The city will lose an estimated $5.9 million revenue. The last time the city attempted this route, the reaction was swift and resounding. Close to 47,000 signatures were gathered to overturn the restrictive law. This time, advocates should simply go for full legalization, with appropriate regulations to bypass the elected officials who clearly don’t understand the policy or the politics.
Washington and Colorado have already legalized marijuana for general consumption and they tax it. A recent poll showed 55 percent of Californians favor legalization. Previous polls show people in San Jose support for medical marijuana.
That said, there are some bad actors in the business. Those participants need to be drummed out of town. But those who operate within the law, pay their taxes and contribute to the health of their patients should be rewarded, not shut down.
The city already has the tools to do this. Whether it is a lack of resources or negligence, officials have chosen not to take decisive action against those bad actors, thus putting good operators at a competitive disadvantage. It also creates a crisis—mostly overstated—for those neighborhoods affected by unscrupulous operators.
But the answer isn’t to pass an overreaching ordinance on collectives. The key is to enforce and strengthen the current law and provide agencies with the tools to go after those who are not in compliance with existing rules. Such a tactic would actually increase revenues and solve most of the local neighborhood problems, which are associated with bad dispensaries.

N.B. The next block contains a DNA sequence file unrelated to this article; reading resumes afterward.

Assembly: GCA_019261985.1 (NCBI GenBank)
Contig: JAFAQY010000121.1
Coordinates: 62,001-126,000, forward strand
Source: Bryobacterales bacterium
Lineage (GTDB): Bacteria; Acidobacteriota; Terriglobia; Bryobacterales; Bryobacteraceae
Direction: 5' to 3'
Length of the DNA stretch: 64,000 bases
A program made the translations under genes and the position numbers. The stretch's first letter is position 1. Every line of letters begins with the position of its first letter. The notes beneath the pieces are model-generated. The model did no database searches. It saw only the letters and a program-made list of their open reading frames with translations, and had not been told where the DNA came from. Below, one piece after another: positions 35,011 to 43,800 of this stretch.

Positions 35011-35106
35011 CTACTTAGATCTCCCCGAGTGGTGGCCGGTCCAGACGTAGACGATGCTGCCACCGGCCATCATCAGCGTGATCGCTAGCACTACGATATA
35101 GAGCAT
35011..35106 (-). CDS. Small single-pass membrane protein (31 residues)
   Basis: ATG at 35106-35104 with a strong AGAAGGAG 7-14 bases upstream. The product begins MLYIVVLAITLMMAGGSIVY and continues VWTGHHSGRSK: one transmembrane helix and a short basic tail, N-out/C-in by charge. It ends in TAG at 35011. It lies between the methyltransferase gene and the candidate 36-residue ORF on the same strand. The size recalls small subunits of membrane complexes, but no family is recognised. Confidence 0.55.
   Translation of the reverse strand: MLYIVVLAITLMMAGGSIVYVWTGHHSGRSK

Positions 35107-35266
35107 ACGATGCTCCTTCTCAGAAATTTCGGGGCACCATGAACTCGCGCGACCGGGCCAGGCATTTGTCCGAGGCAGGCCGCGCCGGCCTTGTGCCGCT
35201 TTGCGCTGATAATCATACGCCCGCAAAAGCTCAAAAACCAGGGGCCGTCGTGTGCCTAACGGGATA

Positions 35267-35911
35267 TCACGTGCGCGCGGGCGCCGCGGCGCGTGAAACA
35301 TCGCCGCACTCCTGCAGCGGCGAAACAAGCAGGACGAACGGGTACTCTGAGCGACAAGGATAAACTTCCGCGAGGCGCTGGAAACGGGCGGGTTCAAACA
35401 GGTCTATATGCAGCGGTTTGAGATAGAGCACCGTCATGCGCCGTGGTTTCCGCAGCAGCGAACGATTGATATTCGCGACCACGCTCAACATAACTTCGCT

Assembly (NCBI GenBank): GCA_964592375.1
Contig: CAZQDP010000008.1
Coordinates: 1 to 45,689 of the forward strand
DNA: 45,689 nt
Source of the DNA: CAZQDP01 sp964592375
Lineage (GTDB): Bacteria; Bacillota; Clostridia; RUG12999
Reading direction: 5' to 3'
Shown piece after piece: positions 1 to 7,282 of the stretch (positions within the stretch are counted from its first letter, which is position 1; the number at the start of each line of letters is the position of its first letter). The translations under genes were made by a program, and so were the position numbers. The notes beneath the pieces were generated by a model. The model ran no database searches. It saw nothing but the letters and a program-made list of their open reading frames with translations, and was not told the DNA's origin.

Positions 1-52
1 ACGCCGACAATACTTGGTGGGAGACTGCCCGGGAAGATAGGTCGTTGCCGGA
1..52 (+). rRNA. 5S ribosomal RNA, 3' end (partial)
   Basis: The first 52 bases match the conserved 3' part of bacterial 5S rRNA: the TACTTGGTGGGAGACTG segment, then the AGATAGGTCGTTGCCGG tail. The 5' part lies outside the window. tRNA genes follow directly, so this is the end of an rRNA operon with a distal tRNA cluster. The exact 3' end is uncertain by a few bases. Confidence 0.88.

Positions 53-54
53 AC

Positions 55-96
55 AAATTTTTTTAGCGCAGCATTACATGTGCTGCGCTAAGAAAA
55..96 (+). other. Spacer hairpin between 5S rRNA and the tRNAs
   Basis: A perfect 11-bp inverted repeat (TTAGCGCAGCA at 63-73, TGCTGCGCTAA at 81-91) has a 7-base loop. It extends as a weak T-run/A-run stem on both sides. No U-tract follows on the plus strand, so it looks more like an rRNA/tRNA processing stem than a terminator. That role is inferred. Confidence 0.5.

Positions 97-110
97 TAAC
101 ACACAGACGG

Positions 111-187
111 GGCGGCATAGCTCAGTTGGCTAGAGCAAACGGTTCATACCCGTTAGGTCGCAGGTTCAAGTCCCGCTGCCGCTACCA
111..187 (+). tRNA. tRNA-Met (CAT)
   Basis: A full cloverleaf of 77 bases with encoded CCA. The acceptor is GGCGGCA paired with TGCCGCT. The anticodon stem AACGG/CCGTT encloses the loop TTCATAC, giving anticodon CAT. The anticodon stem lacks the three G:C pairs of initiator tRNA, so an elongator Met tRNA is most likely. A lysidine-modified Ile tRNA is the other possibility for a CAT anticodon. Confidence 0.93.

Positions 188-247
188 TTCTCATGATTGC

A more progressive approach would be to enforce existing law and pass an ordinance completely legalizing marijuana for general use. Given voter sentiment, that bus has already left the station and San Jose would be the first city in the state to acknowledge what is currently only a matter of time.
Of course that would not fly in the face of existing state and federal law, but hey, we are San Jose. We passed pension reform with a complete disregard for existing law. It’s just the way we roll.
Rich Robinson is a political consultant in Silicon Valley.